}
}

The fourth NULL parameter in the “tsc_notification_enable” API is an opaque/private data pointer that can be recovered in the “tsc_notification_data” API structure upon callback.

One embodiment that is implemented using an SBC, such as the Acme Packet 4600 from Oracle Corp., provides a configuration object “tscf-interface” that includes a parameter “assigned-services” with a keyword “RC” to enable full-duplex rate control at tunneling server 116. Table 2 below provides an example of the tscf-interface configuration object according to one embodiment. For half-duplex rate control, as disclosed above, rate control is provided entirely by SDK APIs, so settings to tunneling server 116 do not apply.

TABLE 2
Extensible
markupData TypeValue Ranges/Required or
ParameterlanguageandPossibleOptional (for
Name(“XML”) tagDefaultValuesfeature to work)?
assigned-assigned-String:“RC” to enableOptional
servicesservicesBlankfull-duplex
rate control

The following functionality provides an example interface configuration for providing rate control according to one embodiment:

tscf-interface

    • realm-id access
    • state enabled
    • max-tunnels 200
    • local-address-pools lp-1
    • assigned-services SIP,RC
    • tscf-port
      • address 192.168.1.10
      • port 2105
      • transport-protocol TCP
      • tls-profile
      • rekey-profile

The following is an example extensible markup language (“XML”) functionality for providing rate control according to one embodiment:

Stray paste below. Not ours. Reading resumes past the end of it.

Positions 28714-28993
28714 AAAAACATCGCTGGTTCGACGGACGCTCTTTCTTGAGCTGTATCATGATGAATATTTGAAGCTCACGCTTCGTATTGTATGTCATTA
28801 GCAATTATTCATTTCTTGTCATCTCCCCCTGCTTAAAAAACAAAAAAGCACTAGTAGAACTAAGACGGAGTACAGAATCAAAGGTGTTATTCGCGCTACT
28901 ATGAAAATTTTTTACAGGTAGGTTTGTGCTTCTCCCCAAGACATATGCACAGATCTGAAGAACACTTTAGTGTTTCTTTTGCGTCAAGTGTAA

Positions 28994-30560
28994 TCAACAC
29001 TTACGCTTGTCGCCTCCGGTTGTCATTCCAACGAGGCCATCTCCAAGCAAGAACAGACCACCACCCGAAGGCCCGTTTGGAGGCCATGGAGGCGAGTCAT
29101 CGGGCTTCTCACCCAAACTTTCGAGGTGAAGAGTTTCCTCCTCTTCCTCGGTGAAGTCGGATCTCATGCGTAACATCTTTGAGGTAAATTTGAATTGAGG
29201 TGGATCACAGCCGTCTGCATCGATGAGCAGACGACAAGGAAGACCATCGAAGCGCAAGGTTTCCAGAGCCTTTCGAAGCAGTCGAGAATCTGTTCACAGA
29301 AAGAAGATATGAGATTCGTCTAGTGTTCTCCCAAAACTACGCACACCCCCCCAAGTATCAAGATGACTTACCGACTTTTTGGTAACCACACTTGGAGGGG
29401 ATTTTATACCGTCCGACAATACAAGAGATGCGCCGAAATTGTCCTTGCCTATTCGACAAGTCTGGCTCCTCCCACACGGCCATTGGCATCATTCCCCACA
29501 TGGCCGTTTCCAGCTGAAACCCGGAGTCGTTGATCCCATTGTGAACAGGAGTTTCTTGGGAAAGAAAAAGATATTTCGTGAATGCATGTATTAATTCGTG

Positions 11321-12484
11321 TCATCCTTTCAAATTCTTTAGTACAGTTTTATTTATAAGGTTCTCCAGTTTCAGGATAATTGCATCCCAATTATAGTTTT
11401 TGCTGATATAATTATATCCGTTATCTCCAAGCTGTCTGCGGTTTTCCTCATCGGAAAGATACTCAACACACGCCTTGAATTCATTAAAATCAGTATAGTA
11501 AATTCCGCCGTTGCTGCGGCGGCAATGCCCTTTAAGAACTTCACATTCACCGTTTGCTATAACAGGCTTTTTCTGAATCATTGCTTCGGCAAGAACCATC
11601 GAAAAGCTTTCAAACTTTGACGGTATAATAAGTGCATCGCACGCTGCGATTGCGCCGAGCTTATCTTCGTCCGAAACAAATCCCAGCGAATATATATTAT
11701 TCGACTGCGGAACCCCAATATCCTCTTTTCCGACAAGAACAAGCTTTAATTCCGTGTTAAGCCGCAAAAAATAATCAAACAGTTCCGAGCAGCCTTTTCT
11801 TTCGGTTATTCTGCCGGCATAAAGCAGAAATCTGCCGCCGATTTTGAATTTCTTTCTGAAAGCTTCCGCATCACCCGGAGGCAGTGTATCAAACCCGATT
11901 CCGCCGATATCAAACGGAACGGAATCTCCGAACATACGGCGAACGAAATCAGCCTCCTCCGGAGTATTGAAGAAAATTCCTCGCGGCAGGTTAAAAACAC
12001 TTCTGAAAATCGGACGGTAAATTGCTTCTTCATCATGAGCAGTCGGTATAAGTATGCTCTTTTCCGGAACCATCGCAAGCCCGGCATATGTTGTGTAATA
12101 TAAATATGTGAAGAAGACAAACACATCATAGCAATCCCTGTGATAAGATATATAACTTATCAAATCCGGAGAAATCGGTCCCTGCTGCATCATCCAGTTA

<tscfInterface realmID=‘access’

    • state=‘enabled’
    • maxTunnels=‘200’
    • assignedServices=‘SIP,RC’
    • options=”
    • objectId=‘51’>
    • <key>access</key>
    • <localAddressPool name=‘lp-1’>
    • <tscfPort address=‘192.168.1.10’
      • port=‘2105’
      • transProtocol=‘TCP’
      • tlsProfile=”
      • rekeyProfile=”

</tscfInterface>

In one embodiment, for full-duplex mode, both tunneling client 106 (via client rate control module 118) and tunneling server 116 (via server rate control module 118) keep track of the transmission rate per traffic direction for each of the sockets that are subjected to rate control. Specifically, whenever a new frame is sent out, the internal variable “rate” is updated according to an exponential moving average as follows, and is based on an ∝ (also referred to as “alpha” or “update”) variable and a sampledRate variable: